In this appeal, the Tenth Circuit joined the other circuits that have addressed the issue in holding that an entity asserting it is an arm of the state for purposes of sovereign immunity has the burden on this issue.  The defendant did not carry this burden in its motion to dismiss, having failed to identify the four factors considered at the first step of the analysis, Steadfast Ins. Co. v. Agricultural Ins. Co., 507 F.3d 1250 (10th Cir. 2007), and provided no evidence or analysis relevant to those factors.  While a district court can raise and resolve the issue of sovereign immunity sua sponte “where judicially noticeable evidence clearly resolves an entity’s arm-of-the-state status and entitlement to sovereign immunity,” that was not the case here.  The Tenth Circuit vacated the district court’s order granting the defendant’s motion to dismiss and remanded so that the district court could receive evidence from the defendant on remand and reevaluate whether it is an arm of the state.

United States v. Herrera

51 F.4th 1226 (Oct. 27, 2022)

Joining the First, Second, Sixth, and D.C. Circuits, the Tenth Circuit held that a facial challenge to the constitutionality of a criminal statute does not implicate the district court’s subject-matter jurisdiction and therefore may be waived if not raised in a pretrial motion under Fed. R. Civ. P. 12(b).

Vincent v. Nelson

51 F.4th 1200 (Oct. 27, 2022)

This personal injury lawsuit arose from a collision between two coal-mining trucks as they were passing each other.  After the plaintiff lost at trial, he filed several post-trial motions, including a motion for new trial.  His primary argument was that the trial court erred by allowing the defendants’ non-retained experts to point out the location of the accident on an aerial photograph of the mine which the experts had not discussed in their Rule 26 designations or their depositions.  The Tenth Circuit affirmed the trial court’s denial of the plaintiff’s post-trial motions, holding that the experts’ testimony about the photograph and location of the accident was lay opinion testimony that did not have to be disclosed under Rule 26; that the testimony was within the scope of the experts’ designations; and that even if it wasn’t, the trial court did not abuse its discretion in permitting the testimony to be admitted under the framework established in Smith v. Ford Motor Co.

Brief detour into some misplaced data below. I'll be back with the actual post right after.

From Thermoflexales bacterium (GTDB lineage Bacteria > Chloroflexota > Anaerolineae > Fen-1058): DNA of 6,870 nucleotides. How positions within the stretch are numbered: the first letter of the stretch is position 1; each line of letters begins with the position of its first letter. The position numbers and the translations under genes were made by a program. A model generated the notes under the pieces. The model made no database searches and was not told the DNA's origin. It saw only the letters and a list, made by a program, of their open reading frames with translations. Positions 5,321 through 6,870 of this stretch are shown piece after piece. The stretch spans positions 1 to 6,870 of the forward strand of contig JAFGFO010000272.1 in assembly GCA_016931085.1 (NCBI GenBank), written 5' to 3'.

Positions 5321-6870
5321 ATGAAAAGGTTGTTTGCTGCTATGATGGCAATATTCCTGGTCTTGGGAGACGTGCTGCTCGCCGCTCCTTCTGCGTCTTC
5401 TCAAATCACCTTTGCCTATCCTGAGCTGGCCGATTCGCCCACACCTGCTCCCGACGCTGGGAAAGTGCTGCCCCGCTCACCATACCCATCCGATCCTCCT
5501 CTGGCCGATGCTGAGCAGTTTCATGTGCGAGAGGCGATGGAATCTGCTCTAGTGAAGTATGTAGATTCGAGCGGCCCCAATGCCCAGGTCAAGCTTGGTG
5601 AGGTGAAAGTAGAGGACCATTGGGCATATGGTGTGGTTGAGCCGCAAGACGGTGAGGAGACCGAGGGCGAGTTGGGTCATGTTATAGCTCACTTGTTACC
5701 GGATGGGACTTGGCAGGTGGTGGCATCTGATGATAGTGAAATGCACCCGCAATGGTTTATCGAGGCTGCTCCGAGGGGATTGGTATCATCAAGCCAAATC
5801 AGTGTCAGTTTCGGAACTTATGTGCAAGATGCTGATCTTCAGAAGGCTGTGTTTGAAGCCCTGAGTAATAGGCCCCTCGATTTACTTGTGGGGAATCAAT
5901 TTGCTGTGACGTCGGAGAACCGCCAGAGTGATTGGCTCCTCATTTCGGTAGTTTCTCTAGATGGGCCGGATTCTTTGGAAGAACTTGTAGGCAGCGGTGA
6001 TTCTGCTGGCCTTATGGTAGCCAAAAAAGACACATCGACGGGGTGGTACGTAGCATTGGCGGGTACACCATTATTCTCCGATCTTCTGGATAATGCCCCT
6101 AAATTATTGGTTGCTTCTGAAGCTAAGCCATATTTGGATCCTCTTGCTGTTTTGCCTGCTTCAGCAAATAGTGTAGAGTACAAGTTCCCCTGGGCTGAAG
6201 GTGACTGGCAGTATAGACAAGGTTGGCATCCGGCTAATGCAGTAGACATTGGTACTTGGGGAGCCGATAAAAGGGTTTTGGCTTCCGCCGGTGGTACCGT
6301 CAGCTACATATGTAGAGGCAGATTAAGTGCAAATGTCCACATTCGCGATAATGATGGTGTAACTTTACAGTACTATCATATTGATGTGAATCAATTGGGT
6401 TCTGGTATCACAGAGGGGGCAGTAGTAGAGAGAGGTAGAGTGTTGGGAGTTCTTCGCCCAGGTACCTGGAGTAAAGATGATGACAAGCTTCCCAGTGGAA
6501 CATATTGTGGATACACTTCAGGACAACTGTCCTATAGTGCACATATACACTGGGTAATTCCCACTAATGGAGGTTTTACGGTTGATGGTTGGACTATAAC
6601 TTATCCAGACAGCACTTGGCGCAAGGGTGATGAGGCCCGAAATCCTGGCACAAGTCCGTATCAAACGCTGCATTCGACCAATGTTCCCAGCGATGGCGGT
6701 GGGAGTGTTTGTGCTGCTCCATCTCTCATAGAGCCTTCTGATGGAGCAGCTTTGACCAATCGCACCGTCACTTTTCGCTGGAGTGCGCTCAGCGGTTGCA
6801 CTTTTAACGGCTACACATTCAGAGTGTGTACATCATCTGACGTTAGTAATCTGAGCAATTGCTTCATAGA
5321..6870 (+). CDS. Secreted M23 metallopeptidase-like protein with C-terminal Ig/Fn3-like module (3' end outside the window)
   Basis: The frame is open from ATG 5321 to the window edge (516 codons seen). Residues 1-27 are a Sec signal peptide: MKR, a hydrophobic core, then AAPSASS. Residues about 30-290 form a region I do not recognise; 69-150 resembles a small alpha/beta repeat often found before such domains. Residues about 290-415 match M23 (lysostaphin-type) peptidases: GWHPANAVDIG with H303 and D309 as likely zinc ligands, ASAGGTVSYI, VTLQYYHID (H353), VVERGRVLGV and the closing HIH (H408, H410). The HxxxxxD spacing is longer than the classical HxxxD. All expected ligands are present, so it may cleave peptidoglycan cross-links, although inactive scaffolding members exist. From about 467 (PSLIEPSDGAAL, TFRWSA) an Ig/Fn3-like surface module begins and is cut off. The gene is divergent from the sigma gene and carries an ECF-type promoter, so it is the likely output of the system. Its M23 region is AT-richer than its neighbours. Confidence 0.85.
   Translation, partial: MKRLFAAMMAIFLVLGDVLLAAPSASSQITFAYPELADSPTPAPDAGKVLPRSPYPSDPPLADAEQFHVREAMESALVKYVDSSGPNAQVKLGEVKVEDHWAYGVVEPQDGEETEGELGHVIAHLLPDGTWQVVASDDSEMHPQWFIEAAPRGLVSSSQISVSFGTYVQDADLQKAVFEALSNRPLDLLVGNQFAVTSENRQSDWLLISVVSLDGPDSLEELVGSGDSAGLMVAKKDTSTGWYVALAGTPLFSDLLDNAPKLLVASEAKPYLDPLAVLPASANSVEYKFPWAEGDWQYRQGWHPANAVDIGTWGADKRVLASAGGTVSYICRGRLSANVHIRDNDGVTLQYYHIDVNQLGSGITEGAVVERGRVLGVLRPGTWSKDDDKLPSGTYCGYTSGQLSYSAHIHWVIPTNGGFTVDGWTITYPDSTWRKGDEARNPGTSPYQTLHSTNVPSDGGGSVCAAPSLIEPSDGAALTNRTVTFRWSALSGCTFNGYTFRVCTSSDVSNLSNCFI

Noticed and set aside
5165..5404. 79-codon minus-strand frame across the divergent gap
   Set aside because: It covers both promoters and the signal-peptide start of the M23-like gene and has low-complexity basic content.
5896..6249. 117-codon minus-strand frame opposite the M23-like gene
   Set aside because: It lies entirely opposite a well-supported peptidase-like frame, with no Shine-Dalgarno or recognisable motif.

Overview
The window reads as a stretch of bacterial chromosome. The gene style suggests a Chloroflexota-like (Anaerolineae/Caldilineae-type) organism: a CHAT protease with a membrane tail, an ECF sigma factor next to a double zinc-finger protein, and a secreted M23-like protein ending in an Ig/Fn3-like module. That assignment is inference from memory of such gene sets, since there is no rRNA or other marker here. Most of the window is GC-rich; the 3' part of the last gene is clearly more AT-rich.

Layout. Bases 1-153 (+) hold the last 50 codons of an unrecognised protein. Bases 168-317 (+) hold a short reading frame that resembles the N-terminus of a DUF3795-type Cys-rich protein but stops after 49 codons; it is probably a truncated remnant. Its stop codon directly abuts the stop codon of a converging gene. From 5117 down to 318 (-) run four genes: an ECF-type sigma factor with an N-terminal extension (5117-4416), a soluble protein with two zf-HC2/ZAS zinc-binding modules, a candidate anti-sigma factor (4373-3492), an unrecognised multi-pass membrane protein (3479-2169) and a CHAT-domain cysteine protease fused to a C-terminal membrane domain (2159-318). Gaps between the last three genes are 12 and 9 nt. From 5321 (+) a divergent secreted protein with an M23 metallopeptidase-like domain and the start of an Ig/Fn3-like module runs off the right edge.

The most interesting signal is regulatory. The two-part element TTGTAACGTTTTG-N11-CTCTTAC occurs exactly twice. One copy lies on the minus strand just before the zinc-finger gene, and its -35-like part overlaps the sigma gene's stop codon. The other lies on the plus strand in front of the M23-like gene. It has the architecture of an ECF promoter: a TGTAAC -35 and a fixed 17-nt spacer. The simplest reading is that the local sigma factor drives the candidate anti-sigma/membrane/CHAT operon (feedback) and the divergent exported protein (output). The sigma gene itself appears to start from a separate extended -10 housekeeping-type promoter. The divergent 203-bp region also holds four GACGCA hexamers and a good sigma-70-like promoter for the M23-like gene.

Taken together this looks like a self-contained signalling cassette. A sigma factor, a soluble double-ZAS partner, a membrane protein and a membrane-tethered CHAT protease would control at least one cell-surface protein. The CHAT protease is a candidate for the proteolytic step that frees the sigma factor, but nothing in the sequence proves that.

Energy West Mining Co. v. Dir., Office of Workers’ Comp. Programs

49 F.4th 1362 (Sept. 27, 2022)

The claimant in the underlying administrative action had smoked for 40 years but worked in coal mines for 6½ years.  He developed pneumoconiosis, which the administrative law judge found to be legal pneumoconiosis under the Black Lung Benefits Act, 30 U.S.C. §§ 901-45.  Energy West appealed arguing the ALJ applied the wrong causation standard.  As a matter of first impression, the Tenth Circuit affirmed and joined the Sixth, Seventh, and Eleventh Circuits in holding that under the Act, in order for a claimant to receive compensation, “the work in the coal mines had to bear a significant or substantial relation to at least part of the reason for [the claimant]’s COPD.”

United States v. Williams

48 F.4th 1125 (Sept. 8, 2022)

As a matter of first impression, the Tenth Circuit held a state conviction would not categorically qualify as a “serious drug offense” under the Armed Career Criminal Act if the state sentence included substances that were not federally controlled at the time of the federal offense.  The court rejected the government’s contention that the appropriate point of comparison for the purposes of the ACCA was federal law in effect at the time of the prior state offenses.